Hesse’s work embodies contradiction. She once said that her aim was to create both “nothing” and “something.” Torn between her Abstract Expressionist tendencies and the influence of Josef Albers, with whom she studied at Yale, Hesse found a unique way to combine emotional expression and Minimalist aesthetics. She believed that “being an artist means to see, to observe, to investigate. . . . I paint what I see and feel, to express life in all its reality and movement” (quoted in “It’s All Yours,” Seventeen [September 1954]: 140-41).
Accession I served as the prototype for a sequence of four additional works. At first glance, the piece - an open box reminiscent of an industrial container - seems to adopt a masculine Minimalist language related to that of Hesse’s contemporaries and friends Donald Judd and Sol LeWitt. But coming closer, we discover the vibrant, tactile experience aroused by the work. Focusing on process and experimentation, Hesse made innovative use of unconventional materials, such as rubber and latex. In Accession I, she altered the basic metal substrate manually, by means of a traditional feminine craft: she wove hundreds of short rubber tubes through the holes in the sides and bottom of the structure. Staring down into the interior, we are mesmerized by the pulsing congestion of silver-gray tubes that brings the box to life.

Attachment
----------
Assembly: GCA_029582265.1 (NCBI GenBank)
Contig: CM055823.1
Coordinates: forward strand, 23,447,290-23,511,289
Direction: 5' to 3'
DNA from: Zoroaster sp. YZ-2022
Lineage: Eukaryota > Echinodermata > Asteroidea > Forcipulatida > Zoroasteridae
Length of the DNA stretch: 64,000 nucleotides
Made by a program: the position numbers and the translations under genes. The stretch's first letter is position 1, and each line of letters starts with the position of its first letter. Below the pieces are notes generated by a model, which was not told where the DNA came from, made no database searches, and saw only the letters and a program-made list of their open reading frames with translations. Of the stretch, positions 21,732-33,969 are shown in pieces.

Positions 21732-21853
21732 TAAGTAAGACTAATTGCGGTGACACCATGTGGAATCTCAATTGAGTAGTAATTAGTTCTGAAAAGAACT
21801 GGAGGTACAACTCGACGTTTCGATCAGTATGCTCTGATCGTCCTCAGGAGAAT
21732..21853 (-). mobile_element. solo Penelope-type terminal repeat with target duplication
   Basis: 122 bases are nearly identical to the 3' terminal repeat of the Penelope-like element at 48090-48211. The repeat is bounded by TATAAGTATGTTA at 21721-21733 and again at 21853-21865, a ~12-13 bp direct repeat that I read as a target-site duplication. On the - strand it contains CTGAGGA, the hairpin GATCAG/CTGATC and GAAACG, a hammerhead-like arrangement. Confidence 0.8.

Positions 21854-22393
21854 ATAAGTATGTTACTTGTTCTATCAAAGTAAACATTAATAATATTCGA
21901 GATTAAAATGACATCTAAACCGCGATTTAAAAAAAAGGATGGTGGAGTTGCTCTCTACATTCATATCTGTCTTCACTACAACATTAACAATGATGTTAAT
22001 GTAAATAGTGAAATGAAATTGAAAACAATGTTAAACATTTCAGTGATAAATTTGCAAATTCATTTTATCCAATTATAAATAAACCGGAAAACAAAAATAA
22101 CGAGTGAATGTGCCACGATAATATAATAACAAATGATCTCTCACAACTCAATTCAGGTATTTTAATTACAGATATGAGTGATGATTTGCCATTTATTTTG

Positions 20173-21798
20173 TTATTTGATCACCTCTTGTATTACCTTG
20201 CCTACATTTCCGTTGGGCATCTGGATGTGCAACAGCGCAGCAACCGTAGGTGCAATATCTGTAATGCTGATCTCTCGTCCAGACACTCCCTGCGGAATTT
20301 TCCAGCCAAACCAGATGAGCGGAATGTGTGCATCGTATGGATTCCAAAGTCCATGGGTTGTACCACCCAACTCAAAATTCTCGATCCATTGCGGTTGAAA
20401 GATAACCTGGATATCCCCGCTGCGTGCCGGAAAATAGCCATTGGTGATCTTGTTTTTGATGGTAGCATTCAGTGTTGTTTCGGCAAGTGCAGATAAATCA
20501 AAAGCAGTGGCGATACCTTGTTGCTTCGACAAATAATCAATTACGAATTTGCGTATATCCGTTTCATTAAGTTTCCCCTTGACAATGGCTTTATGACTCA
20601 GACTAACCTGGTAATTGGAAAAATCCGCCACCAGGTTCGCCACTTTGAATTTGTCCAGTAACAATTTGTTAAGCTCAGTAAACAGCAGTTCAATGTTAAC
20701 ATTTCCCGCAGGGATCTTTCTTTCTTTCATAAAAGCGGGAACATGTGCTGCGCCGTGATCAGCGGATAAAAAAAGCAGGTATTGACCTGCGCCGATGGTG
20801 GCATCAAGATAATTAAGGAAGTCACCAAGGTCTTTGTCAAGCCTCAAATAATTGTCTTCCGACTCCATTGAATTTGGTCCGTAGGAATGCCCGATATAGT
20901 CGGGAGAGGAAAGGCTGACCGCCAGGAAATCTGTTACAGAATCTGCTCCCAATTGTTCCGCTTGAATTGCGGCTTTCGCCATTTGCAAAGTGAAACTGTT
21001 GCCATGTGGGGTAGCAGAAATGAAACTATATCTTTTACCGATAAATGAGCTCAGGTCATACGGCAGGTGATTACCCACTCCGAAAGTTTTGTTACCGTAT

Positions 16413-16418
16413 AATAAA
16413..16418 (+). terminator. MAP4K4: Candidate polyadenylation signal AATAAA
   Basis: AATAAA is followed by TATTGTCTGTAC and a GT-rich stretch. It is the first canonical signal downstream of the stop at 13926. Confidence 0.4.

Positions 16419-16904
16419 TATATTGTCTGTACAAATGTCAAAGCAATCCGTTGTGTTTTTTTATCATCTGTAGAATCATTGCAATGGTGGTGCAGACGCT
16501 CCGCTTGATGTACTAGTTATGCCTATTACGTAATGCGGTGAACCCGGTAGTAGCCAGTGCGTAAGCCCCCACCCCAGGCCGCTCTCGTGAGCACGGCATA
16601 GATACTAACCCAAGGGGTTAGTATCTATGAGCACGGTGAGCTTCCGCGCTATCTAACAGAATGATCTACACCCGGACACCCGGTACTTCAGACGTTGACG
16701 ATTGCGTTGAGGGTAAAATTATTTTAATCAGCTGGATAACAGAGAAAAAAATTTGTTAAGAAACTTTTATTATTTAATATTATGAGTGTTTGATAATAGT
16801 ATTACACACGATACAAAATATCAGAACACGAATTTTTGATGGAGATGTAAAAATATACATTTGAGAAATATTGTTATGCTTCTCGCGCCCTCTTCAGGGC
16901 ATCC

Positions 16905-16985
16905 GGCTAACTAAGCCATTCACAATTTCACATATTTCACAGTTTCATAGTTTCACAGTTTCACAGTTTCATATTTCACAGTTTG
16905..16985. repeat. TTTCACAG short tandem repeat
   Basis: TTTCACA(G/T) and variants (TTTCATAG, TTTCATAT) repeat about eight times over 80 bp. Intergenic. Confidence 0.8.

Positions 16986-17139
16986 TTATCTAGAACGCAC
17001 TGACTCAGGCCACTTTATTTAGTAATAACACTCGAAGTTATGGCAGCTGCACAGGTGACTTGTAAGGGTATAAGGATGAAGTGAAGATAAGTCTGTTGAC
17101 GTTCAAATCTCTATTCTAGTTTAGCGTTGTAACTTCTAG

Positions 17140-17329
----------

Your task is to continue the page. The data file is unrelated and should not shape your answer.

Kamien-Kazhdan, Adina (ed.), Modernism in Dialogue: 20th-Century Painting and Sculpture in the Israel Museum, The Israel Museum, Jerusalem, 2010
Eva Hesse: A Year in Her Life, Israel Museum, Jerusalem, 15/04/2021 - 15/10/2021